Before today, I had no less than 99 Cliscep performances under my belt. So, naturally enough, I’ve been racking my brains to come up with a suitably auspicious subject for my hundreth outing. Should I just fill it with references to my greatest hits, or can I come up with something new and original that will take the sceptic charts by storm? Shall I rap my way through this one or resort to the 20 minute guitar solo that has always served me so well? Or do I just have to face the reality that I’m already a washed up rock star who can’t even brag at having seen better days? Is it my destiny to die on the toilet without even having worn a single sequined jump suit?
Of course, when I first joined the band, at the invitation of Bradley Keyes, I had no idea I would still be here four years later – still plugging away, searching for that magical riff that would secure my place in the sceptics’ hall of fame. Sadly, I have come to the conclusion that I will never achieve such an accolade. In fact, if truth be known, I came to that conclusion 95 articles ago. And since I only ever got into this sceptics business because of the promise of fame, fortune and a future helping Yew Tree with their enquiries, you’ve got to believe that this was a matter of considerable disappointment. Since that epiphany, every single appearance on this blog has been my last. And, in accordance with the same logic of disillusionment and unrealistic expectation, this will also be my last.
Or will it? Because, you see, sometimes it’s not about the trappings of success, it really is all about the music. The reason why I have kept coming back onto the Cliscep stage, each time running the risk of experiencing that gig of your nightmares in which no one turns up, is because I enjoy the act of writing and I believe in the message contained within my lyrics. That’s not to say that I assume that everything I have to say is correct. Hell no! What it means is that I passionately believe that a world in which everyone is required to sing the same tune would be a dark and barren world in which to live. In fact, I would go further and say that it would be a dangerous world in which there would be no bounds to the extent that a bum note could be amplified. It is precisely because people like me are prepared to experiment with alternative harmonies, and thereby routinely risk failure, that we may hope to avoid that humungous collective gaffe that can only come with a badly conducted choir.
You can call this contrariness if you like, and you would be right. When it is done too often it can by quite annoying to people. But the intolerance shown nowadays to those who would challenge the authorised narrative goes way beyond annoying. Whether it be climate change, vaccination safety or any other hot topic, we seem to have arrived at a state of affairs where anyone not singing from the authorised book of psalms is automatically demonized. The presupposition is that such renegades are always peddling fake news and disinformation. Well, whilst this will often be the case, we are in danger of missing the point that the authorities didn’t get to be the authorities without knowing a thing or two about how to manipulate information. We mustn’t overlook that the reason why the world is full of conspiracy theorists nowadays might just be because there is an awful lot of conspiracy going on.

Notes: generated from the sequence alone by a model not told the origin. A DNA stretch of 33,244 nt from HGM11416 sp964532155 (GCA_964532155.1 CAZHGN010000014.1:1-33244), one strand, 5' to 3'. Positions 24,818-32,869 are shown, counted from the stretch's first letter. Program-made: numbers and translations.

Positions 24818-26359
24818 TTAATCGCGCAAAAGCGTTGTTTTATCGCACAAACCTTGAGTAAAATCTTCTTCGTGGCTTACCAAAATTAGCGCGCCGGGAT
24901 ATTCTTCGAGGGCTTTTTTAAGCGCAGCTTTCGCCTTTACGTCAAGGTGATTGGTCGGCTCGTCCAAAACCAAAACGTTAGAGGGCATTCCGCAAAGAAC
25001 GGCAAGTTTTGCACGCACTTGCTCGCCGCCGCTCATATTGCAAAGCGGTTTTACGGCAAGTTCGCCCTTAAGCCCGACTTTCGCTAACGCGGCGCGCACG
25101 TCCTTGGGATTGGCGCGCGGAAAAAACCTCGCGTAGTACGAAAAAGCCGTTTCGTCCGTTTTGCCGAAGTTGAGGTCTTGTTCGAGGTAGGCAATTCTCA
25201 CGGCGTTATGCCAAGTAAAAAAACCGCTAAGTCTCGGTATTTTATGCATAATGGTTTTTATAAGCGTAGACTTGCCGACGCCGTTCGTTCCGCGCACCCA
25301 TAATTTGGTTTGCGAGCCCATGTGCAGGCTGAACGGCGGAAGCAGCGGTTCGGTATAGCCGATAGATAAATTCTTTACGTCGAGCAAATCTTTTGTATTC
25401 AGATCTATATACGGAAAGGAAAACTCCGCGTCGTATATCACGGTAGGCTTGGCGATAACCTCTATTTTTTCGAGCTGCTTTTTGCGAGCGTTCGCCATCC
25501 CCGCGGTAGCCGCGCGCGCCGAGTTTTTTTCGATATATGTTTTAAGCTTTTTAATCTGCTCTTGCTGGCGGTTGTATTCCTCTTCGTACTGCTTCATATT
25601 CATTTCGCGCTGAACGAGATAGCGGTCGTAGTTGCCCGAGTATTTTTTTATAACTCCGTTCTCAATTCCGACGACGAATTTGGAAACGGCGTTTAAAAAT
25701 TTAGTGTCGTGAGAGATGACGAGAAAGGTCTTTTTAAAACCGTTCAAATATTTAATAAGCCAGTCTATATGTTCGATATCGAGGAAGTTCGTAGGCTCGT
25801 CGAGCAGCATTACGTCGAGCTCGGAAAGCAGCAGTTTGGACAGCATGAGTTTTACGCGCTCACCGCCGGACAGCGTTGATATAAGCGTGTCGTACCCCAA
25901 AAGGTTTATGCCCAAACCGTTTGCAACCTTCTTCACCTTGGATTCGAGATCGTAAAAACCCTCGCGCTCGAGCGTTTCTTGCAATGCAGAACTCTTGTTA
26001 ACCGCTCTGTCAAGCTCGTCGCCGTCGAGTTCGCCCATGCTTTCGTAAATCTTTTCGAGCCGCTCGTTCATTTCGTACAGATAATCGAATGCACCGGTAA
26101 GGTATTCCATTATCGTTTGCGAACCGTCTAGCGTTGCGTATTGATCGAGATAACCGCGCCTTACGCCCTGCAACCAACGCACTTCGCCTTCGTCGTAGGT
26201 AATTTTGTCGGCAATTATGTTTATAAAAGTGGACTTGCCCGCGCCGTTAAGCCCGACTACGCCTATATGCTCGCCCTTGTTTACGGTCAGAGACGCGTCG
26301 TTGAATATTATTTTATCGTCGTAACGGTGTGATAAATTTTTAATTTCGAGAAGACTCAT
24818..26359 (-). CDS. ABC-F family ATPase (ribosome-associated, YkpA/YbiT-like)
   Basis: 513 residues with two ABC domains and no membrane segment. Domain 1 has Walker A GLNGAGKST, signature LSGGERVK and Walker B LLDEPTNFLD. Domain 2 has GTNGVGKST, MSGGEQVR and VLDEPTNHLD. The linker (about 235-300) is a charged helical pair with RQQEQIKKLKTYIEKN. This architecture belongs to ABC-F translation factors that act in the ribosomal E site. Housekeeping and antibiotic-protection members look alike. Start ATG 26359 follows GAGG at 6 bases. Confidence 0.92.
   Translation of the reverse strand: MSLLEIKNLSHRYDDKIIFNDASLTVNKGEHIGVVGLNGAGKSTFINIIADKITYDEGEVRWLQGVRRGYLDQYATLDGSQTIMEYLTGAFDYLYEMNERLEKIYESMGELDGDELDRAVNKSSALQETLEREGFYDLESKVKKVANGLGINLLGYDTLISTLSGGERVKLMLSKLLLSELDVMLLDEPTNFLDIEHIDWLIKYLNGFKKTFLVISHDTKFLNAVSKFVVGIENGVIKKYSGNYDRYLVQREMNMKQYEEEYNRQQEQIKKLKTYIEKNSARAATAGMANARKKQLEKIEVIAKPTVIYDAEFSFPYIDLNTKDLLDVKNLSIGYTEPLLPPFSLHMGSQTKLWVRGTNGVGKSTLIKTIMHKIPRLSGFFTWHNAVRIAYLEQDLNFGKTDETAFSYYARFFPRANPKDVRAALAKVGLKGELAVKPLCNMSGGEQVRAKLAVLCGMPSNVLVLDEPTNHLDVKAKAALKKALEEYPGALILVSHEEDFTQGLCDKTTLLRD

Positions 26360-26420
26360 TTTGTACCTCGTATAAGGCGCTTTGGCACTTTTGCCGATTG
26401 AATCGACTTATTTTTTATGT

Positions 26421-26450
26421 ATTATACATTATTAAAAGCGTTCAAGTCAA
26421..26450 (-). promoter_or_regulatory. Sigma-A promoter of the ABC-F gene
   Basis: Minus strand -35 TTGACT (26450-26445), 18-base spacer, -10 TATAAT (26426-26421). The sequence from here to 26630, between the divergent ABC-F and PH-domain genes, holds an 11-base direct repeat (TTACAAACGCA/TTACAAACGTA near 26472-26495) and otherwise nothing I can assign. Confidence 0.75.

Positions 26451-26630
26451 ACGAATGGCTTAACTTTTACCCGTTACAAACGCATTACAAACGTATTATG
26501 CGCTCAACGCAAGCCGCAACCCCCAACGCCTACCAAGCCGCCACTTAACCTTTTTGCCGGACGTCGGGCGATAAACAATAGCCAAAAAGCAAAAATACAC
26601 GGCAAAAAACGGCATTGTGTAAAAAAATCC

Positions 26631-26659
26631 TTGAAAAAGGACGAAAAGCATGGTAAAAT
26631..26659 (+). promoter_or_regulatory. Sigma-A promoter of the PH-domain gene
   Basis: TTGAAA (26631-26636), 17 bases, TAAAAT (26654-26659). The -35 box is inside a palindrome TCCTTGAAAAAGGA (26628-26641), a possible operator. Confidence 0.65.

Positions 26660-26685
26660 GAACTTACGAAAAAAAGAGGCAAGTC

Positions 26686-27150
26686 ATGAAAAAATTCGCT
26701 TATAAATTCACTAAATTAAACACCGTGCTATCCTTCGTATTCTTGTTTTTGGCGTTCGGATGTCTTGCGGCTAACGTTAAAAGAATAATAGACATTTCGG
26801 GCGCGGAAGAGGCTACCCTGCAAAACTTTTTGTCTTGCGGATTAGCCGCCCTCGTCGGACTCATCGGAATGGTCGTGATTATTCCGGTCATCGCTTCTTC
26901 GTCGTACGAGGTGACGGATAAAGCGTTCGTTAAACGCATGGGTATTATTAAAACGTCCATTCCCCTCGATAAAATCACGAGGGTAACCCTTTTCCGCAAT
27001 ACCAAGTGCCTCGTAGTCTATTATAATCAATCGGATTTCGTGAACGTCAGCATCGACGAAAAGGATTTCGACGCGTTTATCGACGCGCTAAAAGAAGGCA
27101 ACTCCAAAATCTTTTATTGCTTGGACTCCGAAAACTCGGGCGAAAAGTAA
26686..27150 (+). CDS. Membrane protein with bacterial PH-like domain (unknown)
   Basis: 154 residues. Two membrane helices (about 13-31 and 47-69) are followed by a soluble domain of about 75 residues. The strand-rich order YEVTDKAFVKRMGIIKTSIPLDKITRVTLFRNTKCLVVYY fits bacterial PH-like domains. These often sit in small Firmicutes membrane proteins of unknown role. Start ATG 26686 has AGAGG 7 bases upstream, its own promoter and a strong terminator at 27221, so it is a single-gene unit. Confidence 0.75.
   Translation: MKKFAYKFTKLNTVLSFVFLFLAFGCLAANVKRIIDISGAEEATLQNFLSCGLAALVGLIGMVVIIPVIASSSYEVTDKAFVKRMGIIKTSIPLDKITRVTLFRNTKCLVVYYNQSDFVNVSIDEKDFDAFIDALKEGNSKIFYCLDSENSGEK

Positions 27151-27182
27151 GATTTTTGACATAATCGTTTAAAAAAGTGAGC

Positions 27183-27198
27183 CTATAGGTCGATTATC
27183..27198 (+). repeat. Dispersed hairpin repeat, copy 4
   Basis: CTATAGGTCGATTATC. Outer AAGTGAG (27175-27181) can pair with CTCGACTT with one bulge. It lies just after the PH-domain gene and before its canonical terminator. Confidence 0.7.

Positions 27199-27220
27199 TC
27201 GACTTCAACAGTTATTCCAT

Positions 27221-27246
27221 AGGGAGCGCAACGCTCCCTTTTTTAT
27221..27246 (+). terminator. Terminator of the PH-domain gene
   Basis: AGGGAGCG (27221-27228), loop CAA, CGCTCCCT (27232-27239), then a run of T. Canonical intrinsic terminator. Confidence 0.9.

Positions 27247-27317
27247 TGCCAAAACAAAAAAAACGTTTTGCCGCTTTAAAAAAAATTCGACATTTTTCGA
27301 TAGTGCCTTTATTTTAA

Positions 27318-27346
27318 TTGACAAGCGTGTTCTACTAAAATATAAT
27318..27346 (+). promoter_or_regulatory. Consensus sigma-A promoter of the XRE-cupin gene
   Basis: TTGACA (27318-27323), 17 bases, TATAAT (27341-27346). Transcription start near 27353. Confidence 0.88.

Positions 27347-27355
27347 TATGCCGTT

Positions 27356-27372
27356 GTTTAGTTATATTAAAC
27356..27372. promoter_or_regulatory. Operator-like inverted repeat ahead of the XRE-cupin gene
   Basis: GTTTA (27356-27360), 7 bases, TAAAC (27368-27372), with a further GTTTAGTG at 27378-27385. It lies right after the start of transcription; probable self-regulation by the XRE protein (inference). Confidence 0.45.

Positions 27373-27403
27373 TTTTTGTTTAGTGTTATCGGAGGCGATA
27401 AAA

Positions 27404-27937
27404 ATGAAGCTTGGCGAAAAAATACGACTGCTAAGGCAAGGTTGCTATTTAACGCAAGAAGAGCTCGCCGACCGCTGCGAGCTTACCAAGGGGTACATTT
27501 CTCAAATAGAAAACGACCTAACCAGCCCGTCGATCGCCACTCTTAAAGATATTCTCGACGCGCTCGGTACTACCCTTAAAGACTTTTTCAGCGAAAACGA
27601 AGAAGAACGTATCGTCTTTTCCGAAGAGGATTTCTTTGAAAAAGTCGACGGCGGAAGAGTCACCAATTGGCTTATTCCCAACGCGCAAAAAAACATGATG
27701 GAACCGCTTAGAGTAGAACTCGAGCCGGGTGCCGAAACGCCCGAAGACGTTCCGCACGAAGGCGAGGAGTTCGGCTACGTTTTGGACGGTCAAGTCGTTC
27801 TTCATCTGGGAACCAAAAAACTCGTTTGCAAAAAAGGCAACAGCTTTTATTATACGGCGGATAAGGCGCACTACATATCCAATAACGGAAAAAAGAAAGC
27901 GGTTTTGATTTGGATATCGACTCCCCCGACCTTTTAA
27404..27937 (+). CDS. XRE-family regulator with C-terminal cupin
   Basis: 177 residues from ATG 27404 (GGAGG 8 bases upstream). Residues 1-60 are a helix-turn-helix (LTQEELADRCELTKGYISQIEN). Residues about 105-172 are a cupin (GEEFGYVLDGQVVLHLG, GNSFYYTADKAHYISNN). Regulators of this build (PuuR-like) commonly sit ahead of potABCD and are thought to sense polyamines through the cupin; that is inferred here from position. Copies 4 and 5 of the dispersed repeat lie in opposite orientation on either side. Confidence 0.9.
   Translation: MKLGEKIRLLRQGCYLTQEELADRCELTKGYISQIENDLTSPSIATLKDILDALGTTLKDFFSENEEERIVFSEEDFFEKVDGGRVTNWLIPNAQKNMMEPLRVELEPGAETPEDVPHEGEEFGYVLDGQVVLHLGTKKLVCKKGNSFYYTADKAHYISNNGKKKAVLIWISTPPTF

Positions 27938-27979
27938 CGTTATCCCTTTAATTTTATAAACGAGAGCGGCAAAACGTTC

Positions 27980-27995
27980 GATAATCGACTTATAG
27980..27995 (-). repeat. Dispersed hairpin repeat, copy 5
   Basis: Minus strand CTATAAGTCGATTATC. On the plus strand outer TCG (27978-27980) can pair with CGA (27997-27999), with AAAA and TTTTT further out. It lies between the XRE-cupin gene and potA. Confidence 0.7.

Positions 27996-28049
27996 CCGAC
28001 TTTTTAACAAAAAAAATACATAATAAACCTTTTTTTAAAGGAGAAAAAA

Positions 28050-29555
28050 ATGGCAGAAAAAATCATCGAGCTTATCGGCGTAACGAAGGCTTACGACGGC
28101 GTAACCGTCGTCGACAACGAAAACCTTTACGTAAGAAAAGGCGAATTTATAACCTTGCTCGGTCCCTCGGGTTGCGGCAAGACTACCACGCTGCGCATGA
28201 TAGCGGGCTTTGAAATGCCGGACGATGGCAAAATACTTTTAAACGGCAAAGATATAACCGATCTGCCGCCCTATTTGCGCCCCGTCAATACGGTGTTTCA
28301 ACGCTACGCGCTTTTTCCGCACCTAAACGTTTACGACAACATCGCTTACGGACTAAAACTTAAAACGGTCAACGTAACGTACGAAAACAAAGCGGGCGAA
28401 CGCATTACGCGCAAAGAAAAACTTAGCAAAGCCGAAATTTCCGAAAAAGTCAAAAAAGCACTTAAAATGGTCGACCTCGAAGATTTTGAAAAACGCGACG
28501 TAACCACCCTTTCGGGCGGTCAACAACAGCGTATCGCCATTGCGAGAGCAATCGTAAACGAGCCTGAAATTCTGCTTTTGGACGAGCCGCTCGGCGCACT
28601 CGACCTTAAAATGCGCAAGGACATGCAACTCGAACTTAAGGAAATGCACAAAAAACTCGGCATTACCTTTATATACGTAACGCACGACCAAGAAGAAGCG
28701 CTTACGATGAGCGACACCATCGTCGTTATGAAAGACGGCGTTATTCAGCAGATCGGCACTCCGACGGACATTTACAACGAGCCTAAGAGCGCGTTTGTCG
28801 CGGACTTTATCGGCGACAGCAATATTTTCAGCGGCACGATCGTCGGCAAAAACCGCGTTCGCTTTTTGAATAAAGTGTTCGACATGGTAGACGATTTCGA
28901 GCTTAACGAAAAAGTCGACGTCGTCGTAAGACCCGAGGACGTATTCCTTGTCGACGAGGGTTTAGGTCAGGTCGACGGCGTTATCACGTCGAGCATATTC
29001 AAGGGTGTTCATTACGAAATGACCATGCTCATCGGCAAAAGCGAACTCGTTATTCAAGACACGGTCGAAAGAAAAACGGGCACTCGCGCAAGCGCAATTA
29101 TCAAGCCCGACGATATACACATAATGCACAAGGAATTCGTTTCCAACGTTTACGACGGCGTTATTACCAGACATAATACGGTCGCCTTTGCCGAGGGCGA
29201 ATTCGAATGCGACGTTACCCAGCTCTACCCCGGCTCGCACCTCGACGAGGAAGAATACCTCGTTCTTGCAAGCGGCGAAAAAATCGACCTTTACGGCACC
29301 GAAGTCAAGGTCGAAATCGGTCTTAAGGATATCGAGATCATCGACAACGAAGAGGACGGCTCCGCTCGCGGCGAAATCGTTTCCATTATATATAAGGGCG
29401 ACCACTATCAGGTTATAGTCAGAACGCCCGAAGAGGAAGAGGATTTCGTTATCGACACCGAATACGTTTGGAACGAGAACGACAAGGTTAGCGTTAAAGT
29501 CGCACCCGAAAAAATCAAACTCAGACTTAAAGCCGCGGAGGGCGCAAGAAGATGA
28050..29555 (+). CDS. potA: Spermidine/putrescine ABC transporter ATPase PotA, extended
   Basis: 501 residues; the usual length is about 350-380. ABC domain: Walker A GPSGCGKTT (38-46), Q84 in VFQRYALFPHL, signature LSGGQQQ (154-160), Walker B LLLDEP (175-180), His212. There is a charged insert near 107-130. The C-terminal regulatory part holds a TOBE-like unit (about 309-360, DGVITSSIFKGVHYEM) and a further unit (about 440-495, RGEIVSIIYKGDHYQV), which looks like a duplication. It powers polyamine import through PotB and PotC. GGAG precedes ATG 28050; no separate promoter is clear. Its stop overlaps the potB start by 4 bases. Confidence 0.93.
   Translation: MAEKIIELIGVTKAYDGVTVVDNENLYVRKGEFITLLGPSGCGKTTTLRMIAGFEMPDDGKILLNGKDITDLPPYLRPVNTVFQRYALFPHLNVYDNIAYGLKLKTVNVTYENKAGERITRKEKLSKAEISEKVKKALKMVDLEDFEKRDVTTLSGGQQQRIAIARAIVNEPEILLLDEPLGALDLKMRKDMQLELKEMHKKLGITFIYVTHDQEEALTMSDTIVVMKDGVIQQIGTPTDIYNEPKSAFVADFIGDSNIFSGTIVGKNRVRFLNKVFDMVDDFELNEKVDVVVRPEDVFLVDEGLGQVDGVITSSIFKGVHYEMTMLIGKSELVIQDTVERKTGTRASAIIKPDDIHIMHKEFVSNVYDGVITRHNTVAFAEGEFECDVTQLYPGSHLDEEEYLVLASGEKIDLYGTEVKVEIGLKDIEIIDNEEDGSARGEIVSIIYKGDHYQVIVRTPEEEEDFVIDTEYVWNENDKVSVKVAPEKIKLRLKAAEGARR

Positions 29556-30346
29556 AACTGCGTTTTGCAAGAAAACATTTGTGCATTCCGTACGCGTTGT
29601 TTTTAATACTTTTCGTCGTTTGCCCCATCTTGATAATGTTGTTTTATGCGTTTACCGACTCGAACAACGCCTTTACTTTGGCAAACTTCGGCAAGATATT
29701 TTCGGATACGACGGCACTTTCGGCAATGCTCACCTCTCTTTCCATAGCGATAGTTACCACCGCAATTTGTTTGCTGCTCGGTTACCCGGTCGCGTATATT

Getting the right balance between healthy scepticism and bone-headed denial can sometimes be difficult, I’ll grant you. It is very easy to get carried away and become consumed by one’s own cynicism. For example, having concentrated on the weaknesses in the thinking behind an accelerated rush for Net Zero, one can sometimes lose sight of the fact that human activity is very problematic when it comes to the environment, and that many people have genuine concerns that they can fully justify. Perhaps on the road not taken I would not be rocking the Kasbah but playing all that jazz. But the fact is that I have chosen my musical genre and it simply isn’t my job to draw attention to the strength of argument that lies behind the consensus — there are already plenty of other people singing the Hallelujah Chorus. So, if you don’t mind, I will just carry on here, in my relative obscurity, trying my best to tune my instruments and bashing out the occasional ditty that will get the odd person humming, if only for a fleeting moment. It isn’t going to pay for that villa and the Rolls Royce I’d willingly drive into its swimming pool, but it will keep me amused nevertheless. And it has given me the opportunity to play alongside some fine musicians.
I owe Bradley a lot.